From George W. Bush's win over Al Gore to last year's election in Mexico, the Times just can't accept the fact that a conservative can win a close election.
"Film on Mexico's Disputed '06 Election Stirs Emotions" by James McKinley Jr. in Mexico City documented the controversy behind the new movie "Fraud, Mexico 2006," by Mexican director Luis Mandoki, who had previously done a favorable film about the left-wing Obrador. McKinley claimed:
"A documentary about last year's disputed presidential election has drawn big crowds and generated controversy here, after its director, Luis Mandoki, waged a long battle to find a distributor willing to take on a politically charged film.
"Last year's race was a virtual tie, but electoral officials determined that the conservative candidate, Felipe Calderón, had edged out a left-wing populist, Andrés Manuel López Obrador, by 243,000 votes, out of 41 million cast. "
A quarter-million votes out of 41 million means that the conservative Calderon beat Obrador by just over half a percentage point. Is that really a "virtual tie" that required electoral officials to flip a coin? Not exactly.
The Times used a similar formulation to denigrate Calderon's win back on July 5, 2006, calling his provisional vote margin (then just under 400,000) "the narrowest of leads." NewsBuster Tom Johnson noted thatby the NYT's arithmetic, "Richard Nixon, who officially lost the 1960 U.S. presidential election by roughly 113,000 votes, actually defeated John F. Kennedy."
McKinley hyped the left-wing "stolen election" idea.
"The election officials, who all belonged to parties opposed to Mr. López Obrador, rejected calls for a complete recount and strictly interpreted the law to limit the number of ballot boxes reopened. The courts later upheld Mr. Calderón's victory in the face of mass protests by Mr. López Obrador's supporters.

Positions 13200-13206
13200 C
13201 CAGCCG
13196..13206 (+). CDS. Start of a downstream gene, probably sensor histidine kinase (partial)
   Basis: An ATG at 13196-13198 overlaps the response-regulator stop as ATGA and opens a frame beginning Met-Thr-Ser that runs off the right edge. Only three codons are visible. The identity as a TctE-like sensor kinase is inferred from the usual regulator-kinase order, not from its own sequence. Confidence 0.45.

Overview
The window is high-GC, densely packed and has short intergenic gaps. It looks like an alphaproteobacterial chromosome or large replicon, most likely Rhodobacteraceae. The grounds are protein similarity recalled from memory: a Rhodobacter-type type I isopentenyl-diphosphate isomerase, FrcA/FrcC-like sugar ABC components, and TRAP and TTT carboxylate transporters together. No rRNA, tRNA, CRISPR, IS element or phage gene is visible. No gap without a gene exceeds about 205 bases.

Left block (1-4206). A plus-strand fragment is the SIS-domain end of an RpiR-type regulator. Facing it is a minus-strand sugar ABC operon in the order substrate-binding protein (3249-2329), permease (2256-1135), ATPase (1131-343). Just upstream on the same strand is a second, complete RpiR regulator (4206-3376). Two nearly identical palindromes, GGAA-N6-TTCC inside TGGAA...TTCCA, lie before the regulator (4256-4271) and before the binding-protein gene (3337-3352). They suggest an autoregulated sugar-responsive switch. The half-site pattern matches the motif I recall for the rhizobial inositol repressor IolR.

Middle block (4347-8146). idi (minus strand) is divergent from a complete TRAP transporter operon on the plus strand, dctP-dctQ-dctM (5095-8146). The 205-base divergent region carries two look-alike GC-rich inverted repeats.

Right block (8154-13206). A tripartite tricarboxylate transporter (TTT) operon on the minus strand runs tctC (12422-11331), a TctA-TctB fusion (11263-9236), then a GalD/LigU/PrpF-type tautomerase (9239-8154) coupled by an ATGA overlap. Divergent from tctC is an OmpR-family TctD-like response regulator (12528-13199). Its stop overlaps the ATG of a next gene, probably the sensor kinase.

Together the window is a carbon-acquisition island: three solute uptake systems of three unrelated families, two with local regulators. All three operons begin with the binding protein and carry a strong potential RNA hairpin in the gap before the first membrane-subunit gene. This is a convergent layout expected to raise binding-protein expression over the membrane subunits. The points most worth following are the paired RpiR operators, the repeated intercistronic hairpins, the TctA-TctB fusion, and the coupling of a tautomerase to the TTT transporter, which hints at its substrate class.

"One of the many Mexicans who contend the election was flawed enough to merit a recount was Mr. Mandoki, a successful director and filmmaker here and in Hollywood. In the period before the election, Mr. Mandoki made a glowing biographical film about Mr. López Obrador, a populist who promised to end tax breaks for the rich and break up monopolies.
"The new film, 'Fraud, Mexico 2006,' lays out in detail the arguments of leftists who say the combination of a smear campaign and fraud at polling places swung the election to President Calderón. Mr. Mandoki got financial backing for the movie from Federico Arreola, a journalist, entrepreneur and close campaign adviser to Mr. López Obrador.
"The film contends that several powerful business executives; Vicente Fox, then the president; and Mr. Calderón waged a negative campaign against the leftist candidate, despite restrictions in Mexican law on mudslinging and on campaigning by current officeholders. In advertisements on television, radio and the Internet, they asserted that Mr. López Obrador was a potential left-wing authoritarian who would destroy the economy. Some spots suggested he was like the autocratic president of Venezuela, Hugo Chávez.
"The large number of people going to see the film - more than 300,000 in the first two weeks - showed that the controversy has not been put to rest and that a good part of the population still feels something went awry in the balloting."
Only later did McKinley admit, sotto voce:
"The film falls short, however, of demonstrating that the problems were extensive enough to nullify the results. The courts found the irregularities cut both ways and were not numerous enough to change the outcome."